For printers, being able to see if the print is good during makeready and production is important. Most press consoles do not have any easy way to see if a print is measuring to the print standard. Press consoles typically show metrics such as dot gain, density and even solid ink LAB values but they do not have a comprehensive ‘scorecard’ showing if the sheet is good, or if not good what needs to be corrected. The result of this is that press operators often do not know if a product is good enough, and the decision may be based on their judgement. This is a problem because different press operators and individuals all see color differently and have a different idea of what ‘good color’ is. This can cause issues, and is expanded exponentially when crossing multiple shifts, presses, and geographic locations. Efficiency demands consistency and standard operating procedures.
On-press quality control systems, also known as Color QC Software, give the press operator guidance on if the job is good, as well as corrections needed to move the job to where it needs to be to achieve a passing score. Print has a history of being craft based, and in many cases the press operator may move a job to starting density, take a quick look at it visually, make adjustments, and then run the job. With an on-press quality system the operator will move the job to starting density (or color), look at the score, and if needed make corrections, and then once the score is passing, run the job. The on-press quality system removes the operator’s opinion and visual bias, and makes sure that the job color is consistent regardless of operator or press. When based on a good calibration, this normally improves makeready and job startup time, making the press operation more efficient.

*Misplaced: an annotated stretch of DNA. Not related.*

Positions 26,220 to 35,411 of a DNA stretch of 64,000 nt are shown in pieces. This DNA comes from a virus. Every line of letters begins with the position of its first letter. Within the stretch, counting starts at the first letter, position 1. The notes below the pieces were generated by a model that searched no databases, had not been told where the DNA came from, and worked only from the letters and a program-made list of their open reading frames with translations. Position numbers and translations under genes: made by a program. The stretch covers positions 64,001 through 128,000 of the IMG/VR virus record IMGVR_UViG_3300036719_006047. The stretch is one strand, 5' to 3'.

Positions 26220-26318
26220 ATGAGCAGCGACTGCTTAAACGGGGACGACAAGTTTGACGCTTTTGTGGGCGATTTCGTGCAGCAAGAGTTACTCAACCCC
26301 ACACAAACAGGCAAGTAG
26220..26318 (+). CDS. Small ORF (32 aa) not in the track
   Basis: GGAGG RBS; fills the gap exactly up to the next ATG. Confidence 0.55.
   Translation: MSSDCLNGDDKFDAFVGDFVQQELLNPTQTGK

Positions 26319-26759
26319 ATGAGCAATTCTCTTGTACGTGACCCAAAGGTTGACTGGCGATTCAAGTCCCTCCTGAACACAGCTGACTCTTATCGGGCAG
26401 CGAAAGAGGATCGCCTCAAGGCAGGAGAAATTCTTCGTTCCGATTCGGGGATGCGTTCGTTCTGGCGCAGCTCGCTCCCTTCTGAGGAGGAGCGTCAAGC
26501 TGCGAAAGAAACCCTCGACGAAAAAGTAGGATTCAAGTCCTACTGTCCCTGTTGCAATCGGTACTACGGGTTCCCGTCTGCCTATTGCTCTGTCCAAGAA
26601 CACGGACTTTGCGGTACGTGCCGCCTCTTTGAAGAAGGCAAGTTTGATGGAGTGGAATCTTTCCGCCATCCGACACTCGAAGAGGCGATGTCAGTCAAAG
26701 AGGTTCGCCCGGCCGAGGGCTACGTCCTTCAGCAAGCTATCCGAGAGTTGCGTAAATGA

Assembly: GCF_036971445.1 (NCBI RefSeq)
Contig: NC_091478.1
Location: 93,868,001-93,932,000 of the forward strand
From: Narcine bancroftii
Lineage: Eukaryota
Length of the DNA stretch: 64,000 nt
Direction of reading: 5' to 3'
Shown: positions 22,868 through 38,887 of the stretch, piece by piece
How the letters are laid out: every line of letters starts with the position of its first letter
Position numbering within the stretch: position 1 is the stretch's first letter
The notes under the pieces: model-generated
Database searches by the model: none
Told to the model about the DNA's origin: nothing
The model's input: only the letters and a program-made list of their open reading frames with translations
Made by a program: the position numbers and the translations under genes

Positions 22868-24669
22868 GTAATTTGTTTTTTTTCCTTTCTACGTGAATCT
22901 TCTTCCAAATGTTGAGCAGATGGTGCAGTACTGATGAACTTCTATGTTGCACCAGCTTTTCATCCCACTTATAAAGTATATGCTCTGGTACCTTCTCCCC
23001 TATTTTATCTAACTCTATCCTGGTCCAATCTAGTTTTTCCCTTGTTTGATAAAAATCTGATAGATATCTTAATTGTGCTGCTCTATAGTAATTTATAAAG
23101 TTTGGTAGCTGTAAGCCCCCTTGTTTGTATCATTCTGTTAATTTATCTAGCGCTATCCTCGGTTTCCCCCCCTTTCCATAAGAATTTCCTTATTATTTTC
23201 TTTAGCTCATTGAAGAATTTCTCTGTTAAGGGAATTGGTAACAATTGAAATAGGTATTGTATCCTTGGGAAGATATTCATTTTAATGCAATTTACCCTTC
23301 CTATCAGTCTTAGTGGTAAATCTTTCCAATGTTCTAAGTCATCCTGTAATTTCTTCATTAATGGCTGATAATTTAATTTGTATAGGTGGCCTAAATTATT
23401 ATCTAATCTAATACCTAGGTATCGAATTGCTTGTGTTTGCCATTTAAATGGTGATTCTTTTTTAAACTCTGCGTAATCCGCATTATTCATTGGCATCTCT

Excerpt From On-Press Quality Control for Packaging by Ron Ellis.